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Report: Blacks disproportionately arrested for pot compared to whites

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Blacks in Minnesota are much more likely to be arrested for marijuana possession than whites, despite the rate of use being almost the same, a new report by MN2020 shows.

The nonprofit found blacks were 6.4 times more likely to be arrested for possessing pot than whites in 2011. That number, which comes from FBI data, represents one of the highest disparities in the nation. MN2020 says that number is more than twice the national average.

Painted with different numbers: The study says blacks make up a little more than 5 percent of the state's population, yet account for 27.4 percent of all marijuana possession arrests.

"That kind of overrepresentation cannot be accounted for without racial bias," said MN2020 Executive Director Steve Fletcher, according to the Pioneer Press. "It means black Minnesotans are bearing a disproportionate share of the personal and collateral costs of our war on drugs."

The Washington Post last year wrote about the marijuana arrest gap "in nine charts" via American Civil Liberties Union (ACLU) data. The organization came to a similar conclusion nationally: If you're black, you're way more likely to get arrested for having pot, despite white people using it roughly the same amount. (Click here to see the ACLU's full report.)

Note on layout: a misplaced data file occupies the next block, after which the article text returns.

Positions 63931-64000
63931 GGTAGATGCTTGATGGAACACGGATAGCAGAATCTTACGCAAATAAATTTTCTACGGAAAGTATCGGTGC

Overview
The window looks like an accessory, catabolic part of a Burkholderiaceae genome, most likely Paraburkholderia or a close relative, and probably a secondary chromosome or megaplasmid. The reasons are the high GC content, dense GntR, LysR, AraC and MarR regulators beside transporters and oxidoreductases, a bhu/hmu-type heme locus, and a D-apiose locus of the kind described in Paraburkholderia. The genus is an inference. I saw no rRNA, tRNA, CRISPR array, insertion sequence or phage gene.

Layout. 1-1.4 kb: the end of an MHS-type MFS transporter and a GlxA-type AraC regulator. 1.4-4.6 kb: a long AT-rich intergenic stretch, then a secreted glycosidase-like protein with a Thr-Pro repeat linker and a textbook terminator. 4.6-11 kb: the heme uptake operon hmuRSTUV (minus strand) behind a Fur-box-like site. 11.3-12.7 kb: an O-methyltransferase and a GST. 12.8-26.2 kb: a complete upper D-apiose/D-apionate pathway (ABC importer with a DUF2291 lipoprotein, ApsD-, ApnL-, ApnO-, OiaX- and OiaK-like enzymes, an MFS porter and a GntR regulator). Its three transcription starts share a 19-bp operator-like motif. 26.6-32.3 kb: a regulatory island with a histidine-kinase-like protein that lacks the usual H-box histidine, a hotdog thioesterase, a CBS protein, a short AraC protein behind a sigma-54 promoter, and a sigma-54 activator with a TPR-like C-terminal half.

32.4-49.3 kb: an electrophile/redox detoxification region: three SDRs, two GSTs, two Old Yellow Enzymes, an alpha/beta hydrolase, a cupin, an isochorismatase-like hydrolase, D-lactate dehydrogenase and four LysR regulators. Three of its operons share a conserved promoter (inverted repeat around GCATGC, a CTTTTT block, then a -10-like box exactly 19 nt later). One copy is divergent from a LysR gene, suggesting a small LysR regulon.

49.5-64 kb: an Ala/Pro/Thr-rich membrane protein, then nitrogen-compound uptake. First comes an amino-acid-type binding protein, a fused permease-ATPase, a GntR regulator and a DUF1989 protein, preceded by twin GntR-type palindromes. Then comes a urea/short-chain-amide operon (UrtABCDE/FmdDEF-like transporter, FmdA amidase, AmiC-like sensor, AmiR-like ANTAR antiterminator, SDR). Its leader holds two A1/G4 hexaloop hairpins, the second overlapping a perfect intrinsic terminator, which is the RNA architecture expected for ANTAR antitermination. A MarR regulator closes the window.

The most recent yearly numbers (from 2010) showed about 12 percent of whites reported using marijuana, compared to about 14 percent for blacks. It's a trend that's been noticed for the past decade.

The races actually flip when narrowed to 18-25-year-olds, with whites reporting about 32 percent usage and blacks 28 percent. In addition, more blacks than whites say they've never used marijuana.

But when it comes to arrest rates?

That same data found Minnesota had the third-highest racial disparity in the country, behind only Iowa and Washington D.C. MN2020's Minnesota-only chart shows a nearly identical trend.

MN2020 shifts the study's focus not just to the arrest rates, but to the potential cost as well (and what effect that difference then has on the black population). In addition to attorney fees and fines for an arrest or conviction, the site wanted to quantify "lost economic opportunity, property forfeiture, being removed from social safety net programs, and emotional distress."

The final number: A low-level marijuana conviction, MN2020 says, can cost someone $76,000 over the following decade.

The research acknowledges some data-skewing factors. The authors of a 2006 study say blacks are more likely than whites to buy pot outdoors, or purchase it from a stranger, increasing their likelihood of arrest. But MN202 says that doesn't account for the significant arrest disparity.

Instead the nonprofit says police "hot spots" (an aggressive police presence in high-crime areas, often in neighborhoods with a significant minority population) play a big role. In addition, MN2020 says research shows blacks (and other minorities) are the target of traffic stops more frequently than whites. Law enforcement strategy, MN2020 says, "incentivize[s] volume over quality in drug arrests."

A recent KSTP/Survey USA poll found 68 percent of Minnesotans think medical marijuana should be legalized. Only 29 percent said it should be legal for recreational use however. A recent study also concluded marijuana use can physically alter the brains of young people; researchers discovered a direct correlation between the number of times users smoked and abnormalities in the brain.

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